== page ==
A $16,000 dealer mistake
I had a pretty good March. I final tabled an LAPT event in Chile and a tournament in Panama, and I won an FTOPS event on Full Tilt Poker. All told I cleared $250,000 in tournament winnings.
It started with LAPT6 Chile. This was the first LAPT event that used a re-entry system. I love the new system. If you're a qualifier playing one bullet, you just play tight in the first four levels during the re-entries. It's very hard to bust in the first four levels with the LAPT structure. You don't have to go crazy with your hands.
On the other hand, players like me can go crazy (maybe a little too crazy). I was playing super loose at the start of the Chile tournament, trying to get my chips into the pot in spots that I would never look for in normal freezeout tournaments. I was gambling way more than I should. That gives the qualifiers a much easier chance to double up.
I made it to the final table 2nd in chips and I was playing really solid poker. The final table had some very good players. Luckily I won a coin flip at the beginning that took one of the good players out on my left. Then 3-handed the cards didn't go in my favor in a big pot. At that stage of the tournament it's always the same - you lose that one big hand and that's it.
Even despite winning $78,000, I was super disappointed. Winning my third LAPT title in Chile would have been insane. Nobody else has ever won two. It would be almost impossible for anyone to win three. I was so close.
After Chile I went to Panama for a $500k guarantee event. I was crushing that tournament. I was chip leader after Day 1 and made it all the way down to 10 players left in the tournament on Day 2. We needed one last elimination to end the day when a weird situation happened.
LAPT5 Grand Final champion Jordan Scott opened from early position. A player from Venezuela jammed from the small blind with queens. Jordan, who had the Venezuelan guy covered, called with ace-king. The dealer brought out a flop of J-K-2. The second flop card was a king but someone noticed the dealer forgot to burn a card. Everybody knew the second card was a king, so Jordan would have been ahead even if she remembered to burn. A floor was called to the table. He ruled that the flop had to picked back up, shuffled into the stub, and a new board had to come out.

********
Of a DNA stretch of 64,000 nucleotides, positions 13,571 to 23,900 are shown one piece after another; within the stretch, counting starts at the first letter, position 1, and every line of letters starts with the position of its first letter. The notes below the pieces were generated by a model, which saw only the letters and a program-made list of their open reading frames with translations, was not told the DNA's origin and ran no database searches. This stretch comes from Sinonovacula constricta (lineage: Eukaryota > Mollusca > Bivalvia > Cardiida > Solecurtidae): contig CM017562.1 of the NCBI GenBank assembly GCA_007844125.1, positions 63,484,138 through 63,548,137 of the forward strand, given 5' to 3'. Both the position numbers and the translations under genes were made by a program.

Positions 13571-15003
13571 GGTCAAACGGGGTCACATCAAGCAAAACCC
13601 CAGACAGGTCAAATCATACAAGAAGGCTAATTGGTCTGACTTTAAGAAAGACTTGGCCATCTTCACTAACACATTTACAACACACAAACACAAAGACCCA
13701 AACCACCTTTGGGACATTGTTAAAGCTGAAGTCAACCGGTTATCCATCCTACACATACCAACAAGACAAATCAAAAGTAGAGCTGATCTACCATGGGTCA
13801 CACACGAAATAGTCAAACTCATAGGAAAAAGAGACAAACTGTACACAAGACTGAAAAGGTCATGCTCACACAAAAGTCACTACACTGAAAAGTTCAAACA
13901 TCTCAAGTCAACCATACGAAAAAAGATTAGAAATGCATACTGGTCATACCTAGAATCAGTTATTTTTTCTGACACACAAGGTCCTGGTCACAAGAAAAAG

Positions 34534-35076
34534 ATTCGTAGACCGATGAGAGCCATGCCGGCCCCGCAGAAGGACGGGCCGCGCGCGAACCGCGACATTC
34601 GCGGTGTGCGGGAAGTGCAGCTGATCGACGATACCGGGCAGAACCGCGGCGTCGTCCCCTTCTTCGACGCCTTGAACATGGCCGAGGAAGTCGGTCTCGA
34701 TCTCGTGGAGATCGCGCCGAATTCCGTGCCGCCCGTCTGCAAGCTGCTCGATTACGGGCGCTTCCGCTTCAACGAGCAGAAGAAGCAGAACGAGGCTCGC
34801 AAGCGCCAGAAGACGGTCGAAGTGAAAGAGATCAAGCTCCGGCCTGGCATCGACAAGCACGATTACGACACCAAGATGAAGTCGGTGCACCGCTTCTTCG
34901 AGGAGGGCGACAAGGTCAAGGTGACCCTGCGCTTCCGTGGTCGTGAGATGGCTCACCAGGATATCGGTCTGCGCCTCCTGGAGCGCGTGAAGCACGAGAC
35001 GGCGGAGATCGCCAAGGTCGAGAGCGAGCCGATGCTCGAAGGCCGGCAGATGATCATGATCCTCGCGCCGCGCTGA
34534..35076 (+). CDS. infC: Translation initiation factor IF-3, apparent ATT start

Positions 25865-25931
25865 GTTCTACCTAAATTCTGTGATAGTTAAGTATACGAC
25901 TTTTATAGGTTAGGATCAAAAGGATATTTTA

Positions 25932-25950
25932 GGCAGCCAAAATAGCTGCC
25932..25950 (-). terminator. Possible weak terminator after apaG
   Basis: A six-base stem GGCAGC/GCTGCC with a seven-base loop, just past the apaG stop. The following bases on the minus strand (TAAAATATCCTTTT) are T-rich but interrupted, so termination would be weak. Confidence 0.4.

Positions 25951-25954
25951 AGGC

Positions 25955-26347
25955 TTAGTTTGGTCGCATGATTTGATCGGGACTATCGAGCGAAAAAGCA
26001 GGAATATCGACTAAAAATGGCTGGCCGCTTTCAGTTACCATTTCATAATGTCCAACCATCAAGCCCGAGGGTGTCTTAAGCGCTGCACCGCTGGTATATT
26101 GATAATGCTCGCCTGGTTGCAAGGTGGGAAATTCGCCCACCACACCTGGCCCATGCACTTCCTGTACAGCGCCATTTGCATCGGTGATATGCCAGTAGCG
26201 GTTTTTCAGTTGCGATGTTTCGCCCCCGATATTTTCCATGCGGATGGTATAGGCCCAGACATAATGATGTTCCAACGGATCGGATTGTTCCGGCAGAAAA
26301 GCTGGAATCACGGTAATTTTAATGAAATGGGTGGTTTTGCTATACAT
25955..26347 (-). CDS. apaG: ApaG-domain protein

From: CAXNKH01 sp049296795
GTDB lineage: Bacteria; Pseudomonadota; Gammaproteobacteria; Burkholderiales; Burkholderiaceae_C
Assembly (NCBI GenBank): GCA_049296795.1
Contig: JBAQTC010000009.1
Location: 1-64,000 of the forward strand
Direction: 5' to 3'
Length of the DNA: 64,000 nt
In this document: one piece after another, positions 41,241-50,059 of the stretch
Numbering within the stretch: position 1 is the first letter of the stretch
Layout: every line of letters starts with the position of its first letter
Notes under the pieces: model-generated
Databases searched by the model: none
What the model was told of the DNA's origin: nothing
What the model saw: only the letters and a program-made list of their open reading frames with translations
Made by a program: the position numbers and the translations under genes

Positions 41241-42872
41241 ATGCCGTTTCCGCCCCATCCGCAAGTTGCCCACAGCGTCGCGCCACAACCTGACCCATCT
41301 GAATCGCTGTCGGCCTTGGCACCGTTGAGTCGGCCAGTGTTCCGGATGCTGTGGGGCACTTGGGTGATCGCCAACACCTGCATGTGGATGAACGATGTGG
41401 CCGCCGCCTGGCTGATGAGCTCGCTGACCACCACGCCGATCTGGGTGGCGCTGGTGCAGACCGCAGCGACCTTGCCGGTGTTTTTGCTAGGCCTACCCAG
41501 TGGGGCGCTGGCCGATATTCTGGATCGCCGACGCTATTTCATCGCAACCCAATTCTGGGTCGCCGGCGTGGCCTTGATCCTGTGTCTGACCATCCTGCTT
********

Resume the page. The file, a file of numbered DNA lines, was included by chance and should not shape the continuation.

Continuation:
The guy with queens won the next run-out and we were still 10-handed. Everybody got very frustrated with the dealer. It was late and we were all so tired. We wanted to finish up and come back fresh. If the Venezuelan would have busted, the rest of us would have come back on Sunday to play the 9-handed final table.
Instead, I got a weird feeling when he doubled up. I was 4th in chips, but 4th in chips was only 20 blinds. I thought, "Oh my god, I'm gonna bust next." Two hands later, the under-the-gun player jammed for about 4 big blinds. I re-jammed with queens. A third guy showed up with aces. He busted both of us.
First prize in the Panama tournament was $150,000. I got $8,500 for finishing in 9th place. You can imagine how disappointed I was.
Instead of playing the 2pm final table for the Panama event on Sunday, I woke up at 10:30am and decided to grind the Sunday tournaments online. I went over to Bolivar Palacios' place with a couple of guys, including Matias Gabrenja, one of the best cash game players in Argentina. Bolivar won the Super Size Sunday for $58,000, Matias won the $162 6-max for $30,000, and I won FTOPS XXII Event 20 (a $322 re-entry event) for $166,000!
If the dealer hadn't forgotten to burn a card Saturday night, I would have had to come back to play the final table of the Panama event on Sunday for $150,000. Instead I ended up winning the FTOPS for $166,000. I won an extra $16,000 - and for me, an online tournament that may have been more important than winning the Panama event - just because the dealer made a mistake.
Why can't all dealer mistakes be that profitable?
Jose Barbero is a member of Team PokerStars Pro